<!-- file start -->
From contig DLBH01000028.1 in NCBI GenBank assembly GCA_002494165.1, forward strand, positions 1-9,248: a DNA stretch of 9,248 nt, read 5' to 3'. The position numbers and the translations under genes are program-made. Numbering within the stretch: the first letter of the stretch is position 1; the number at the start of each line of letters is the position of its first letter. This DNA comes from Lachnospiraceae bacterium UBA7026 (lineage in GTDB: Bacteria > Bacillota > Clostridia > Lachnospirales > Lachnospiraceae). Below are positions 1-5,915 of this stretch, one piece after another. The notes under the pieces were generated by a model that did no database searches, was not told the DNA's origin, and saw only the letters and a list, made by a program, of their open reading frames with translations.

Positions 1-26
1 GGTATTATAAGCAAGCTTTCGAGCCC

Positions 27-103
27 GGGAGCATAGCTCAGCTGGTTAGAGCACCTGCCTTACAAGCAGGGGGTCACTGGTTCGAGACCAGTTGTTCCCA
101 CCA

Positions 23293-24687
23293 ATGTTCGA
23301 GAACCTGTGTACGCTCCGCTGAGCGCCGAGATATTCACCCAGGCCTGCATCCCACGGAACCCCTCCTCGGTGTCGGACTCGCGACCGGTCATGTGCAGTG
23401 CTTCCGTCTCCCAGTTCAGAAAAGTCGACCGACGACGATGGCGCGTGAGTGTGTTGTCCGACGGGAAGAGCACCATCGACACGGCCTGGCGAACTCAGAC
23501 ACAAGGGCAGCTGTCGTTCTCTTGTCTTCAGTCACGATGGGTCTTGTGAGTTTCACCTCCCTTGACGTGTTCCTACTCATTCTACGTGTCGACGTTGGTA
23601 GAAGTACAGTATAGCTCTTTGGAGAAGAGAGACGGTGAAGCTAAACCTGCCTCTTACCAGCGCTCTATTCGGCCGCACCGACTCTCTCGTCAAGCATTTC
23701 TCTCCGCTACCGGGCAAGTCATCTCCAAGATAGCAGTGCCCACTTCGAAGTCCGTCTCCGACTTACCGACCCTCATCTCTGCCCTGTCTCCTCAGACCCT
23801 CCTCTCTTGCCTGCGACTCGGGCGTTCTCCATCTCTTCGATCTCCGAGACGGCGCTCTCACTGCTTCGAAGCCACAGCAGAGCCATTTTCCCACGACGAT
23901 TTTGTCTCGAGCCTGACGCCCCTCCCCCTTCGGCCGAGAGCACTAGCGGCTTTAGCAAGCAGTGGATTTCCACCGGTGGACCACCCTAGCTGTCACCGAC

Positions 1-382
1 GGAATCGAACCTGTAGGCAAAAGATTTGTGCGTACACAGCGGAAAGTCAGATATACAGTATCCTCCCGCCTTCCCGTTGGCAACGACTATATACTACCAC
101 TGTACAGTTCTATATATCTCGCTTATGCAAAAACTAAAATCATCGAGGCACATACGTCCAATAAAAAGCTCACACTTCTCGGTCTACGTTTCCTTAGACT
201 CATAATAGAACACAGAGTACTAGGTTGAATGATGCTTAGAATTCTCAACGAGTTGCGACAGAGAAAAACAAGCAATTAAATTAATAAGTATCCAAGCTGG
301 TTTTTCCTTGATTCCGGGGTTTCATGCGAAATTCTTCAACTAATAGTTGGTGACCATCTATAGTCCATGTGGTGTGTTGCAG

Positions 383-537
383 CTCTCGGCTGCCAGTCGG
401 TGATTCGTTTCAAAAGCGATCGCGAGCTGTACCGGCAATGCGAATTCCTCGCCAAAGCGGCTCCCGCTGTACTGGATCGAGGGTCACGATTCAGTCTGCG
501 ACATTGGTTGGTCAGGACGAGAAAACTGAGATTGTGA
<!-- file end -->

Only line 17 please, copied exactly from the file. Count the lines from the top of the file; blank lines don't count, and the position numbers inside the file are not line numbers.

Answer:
1 GGAATCGAACCTGTAGGCAAAAGATTTGTGCGTACACAGCGGAAAGTCAGATATACAGTATCCTCCCGCCTTCCCGTTGGCAACGACTATATACTACCAC